Houston’s Table Training Protocol

Everybody gets so much information all day long that they lose their common sense. ~ Gertrude Stein

One of the obstacles most likely to drag on the overall performance in agility competition is the table. While the table should essentially be considered a 5‑second performance, in truth the performance sometimes takes much longer than five seconds and may result in a Non Qualifying score because of time wasted or performance faults.


Difficulty with the table performance is typically a training issue. As in many performances trouble at the table is caused by not understanding the element of the table performance to which the dog’s trainer’s attention should be applied. Like many performance training puzzles in dog agility, we can achieve better results if the basic statement of training objective has been posed with sufficient granularity.

Five Elements for Training the Table Performance

In the table below lists five distinct elements for training the table performance.

1st Element ~ The approach

Desired performance – The very first task in the training of the table is to make the dog keen not only to get up on the table, but to seek it out. When the handler cues the table the dog should move unwaveringly to the table, without having to be led there by the handler, and promptly get up onto the obstacle.

Problem Indicators – The dog will bypass the table as though it does not exist; or, will go sniffing or wandering off, finding almost anything more interesting than the approach to the table.

Training Remedy –This is accomplished this in a very basic way… the dog is lavishly rewarded for getting on the table when directed to do so. Repeat this over and over again.

Proofing – The handler should allow the dog to seek out the table without being led there. Even in the early steps this should be a progressive sending exercise. The training task is complete when the dog keenly drives to the table without overt manipulation or coaxing by the handler.

Notes – Avoid making the table a place where momma gets mental! Never create a negative association with the table (or any agility obstacle).

2nd Element ~ Attention to the handler

Desired performance – When the dog gets onto the table he gives immediate attention to the handler in anticipation of the next instruction.

Problem Indicators – After getting onto the table the dog will sniff or stare off into space for long moments; or may dismount the table to go wandering off as though on a break.

Training Remedy –The handler puts dog on the table and simply waits until the dog makes eye contact, whereupon the dog immediately gets praise and reward. Repeat this over and over again.

Proofing – The training task is complete when the dog is keen to the game and tends to whirl about to give attention to his handler every time he gets onto the table.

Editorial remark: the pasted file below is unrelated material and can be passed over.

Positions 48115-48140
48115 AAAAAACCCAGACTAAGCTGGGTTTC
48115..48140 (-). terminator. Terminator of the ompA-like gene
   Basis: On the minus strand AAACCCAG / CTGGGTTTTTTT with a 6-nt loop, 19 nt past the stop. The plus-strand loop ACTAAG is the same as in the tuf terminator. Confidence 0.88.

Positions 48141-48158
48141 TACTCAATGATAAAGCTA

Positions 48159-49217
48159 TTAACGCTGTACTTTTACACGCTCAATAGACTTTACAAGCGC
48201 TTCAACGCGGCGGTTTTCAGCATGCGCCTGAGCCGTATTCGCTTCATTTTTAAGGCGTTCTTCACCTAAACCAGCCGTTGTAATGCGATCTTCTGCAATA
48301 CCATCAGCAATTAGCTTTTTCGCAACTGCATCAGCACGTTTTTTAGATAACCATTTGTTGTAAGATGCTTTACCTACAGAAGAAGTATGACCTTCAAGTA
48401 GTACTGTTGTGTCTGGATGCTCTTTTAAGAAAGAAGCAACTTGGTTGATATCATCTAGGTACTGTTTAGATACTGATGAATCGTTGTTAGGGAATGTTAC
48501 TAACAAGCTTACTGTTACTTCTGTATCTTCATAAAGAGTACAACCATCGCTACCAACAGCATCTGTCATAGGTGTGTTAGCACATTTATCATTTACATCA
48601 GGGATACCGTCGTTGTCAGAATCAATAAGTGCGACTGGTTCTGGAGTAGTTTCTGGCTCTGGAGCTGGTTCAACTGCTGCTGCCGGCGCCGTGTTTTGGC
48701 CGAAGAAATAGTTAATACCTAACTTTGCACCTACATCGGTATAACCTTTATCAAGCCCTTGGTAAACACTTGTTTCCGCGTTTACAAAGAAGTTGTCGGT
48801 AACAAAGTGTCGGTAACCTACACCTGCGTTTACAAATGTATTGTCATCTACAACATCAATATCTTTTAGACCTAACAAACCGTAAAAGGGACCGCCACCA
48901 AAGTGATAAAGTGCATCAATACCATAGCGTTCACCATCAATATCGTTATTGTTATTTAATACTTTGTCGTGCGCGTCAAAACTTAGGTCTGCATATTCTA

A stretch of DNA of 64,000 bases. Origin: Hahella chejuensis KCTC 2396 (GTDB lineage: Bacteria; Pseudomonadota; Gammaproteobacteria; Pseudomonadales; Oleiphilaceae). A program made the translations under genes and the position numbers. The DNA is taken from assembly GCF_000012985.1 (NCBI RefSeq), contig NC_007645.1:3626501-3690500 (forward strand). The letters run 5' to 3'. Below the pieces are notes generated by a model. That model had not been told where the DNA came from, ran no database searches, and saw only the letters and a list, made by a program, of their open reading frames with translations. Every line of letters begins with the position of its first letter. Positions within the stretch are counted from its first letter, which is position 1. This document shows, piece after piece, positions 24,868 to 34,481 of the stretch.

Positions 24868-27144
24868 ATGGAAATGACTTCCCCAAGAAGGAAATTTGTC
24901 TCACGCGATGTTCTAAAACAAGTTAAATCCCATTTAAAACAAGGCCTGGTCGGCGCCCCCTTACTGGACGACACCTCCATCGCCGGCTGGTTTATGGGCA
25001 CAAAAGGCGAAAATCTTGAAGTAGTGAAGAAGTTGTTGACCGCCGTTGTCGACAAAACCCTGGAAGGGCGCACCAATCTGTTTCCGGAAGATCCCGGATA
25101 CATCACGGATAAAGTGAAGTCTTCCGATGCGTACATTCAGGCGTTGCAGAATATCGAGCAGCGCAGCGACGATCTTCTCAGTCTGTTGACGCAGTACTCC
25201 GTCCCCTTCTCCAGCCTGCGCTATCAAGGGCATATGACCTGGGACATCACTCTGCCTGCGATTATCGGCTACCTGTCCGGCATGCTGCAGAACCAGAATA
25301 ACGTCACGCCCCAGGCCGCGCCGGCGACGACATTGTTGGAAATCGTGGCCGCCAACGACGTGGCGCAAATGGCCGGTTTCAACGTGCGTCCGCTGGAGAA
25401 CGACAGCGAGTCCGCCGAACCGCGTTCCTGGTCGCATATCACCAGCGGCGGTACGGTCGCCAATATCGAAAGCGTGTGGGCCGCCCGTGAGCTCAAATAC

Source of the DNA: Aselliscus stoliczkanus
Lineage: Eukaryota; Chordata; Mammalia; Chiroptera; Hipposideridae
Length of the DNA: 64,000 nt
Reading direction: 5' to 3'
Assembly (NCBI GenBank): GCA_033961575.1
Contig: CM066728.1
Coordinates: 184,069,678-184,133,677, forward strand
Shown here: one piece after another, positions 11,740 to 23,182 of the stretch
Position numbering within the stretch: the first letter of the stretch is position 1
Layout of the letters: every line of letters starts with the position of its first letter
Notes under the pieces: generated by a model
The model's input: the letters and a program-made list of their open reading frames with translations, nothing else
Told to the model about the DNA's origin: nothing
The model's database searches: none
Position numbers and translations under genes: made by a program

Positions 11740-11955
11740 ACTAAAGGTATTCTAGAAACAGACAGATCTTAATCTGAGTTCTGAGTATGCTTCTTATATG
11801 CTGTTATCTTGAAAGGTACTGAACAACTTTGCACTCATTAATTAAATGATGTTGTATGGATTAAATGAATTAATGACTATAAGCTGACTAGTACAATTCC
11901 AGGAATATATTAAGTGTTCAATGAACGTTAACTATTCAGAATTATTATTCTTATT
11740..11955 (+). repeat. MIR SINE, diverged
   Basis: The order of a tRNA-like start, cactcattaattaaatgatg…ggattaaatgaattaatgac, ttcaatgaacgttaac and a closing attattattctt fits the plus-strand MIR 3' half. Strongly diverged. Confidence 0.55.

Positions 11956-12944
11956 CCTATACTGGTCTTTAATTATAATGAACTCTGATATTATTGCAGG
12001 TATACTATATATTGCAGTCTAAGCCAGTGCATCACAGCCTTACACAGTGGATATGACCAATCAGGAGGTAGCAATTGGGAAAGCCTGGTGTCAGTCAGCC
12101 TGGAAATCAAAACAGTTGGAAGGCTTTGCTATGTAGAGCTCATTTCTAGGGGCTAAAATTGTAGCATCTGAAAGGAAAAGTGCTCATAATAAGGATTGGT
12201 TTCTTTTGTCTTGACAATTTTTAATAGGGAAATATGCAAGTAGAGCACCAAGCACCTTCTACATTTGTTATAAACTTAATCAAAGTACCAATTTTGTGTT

Notes – Avoid any kind of obedience performance while charging the attention step. An obedience performance is very poor reward for attention.

3rd Element ~ Assuming the position

Desired performance – When the handler cues the performance the dog quickly assumes the correct position.

Problem Indicators – The dog does not assume the correct position, will give play bows when the handler asks for a down, or will lie down when the handler asks for a sit; or the handler must hover over the dog, repeating a command or making extreme gestures to get the dog into position.

Training Remedy – When teaching a down the trainer places a bit of food in his fist and drops the fist to the table, giving the command to “lie down!” When the dog gets into a down position the trainer immediately opens his fist to allow the dog to take the treat. When teaching a sit the trainer places a bit of food in his fist and rocks it past the dog’s ear, giving the command to “sit!” When the dog sits the trainer immediately opens his fist to allow the dog to take the treat. In these simple training steps is that the dog will quickly learn the game and will endeavor to teach the handler to open his fist promptly! The dog’s trainer must transition from lure to reward as soon as possible. That means the trainer stops holding a bit of food in his hand and will instead rely on praise and reward to make the training point. When the trainer makes the transition to simple reward he should also work to put distance between himself and the dog and vary his position when giving the dog the command to assume an obedience position.

Proofing – The training task is complete when the dog readily and quickly assumes the correct obedience position when cued to do so by the handler without regards to the handler’s proximity.

Notes – Avoid harsh and aversive obedience training methods. Avoid two-part performances; in other words, if the performance is a “down” the handler should not ask the dog to sit first, and then lie down. If the dog competes in a venue that requires only a down the training steps should contemplate a seamless performance in which the dog gets up onto the table and lies down.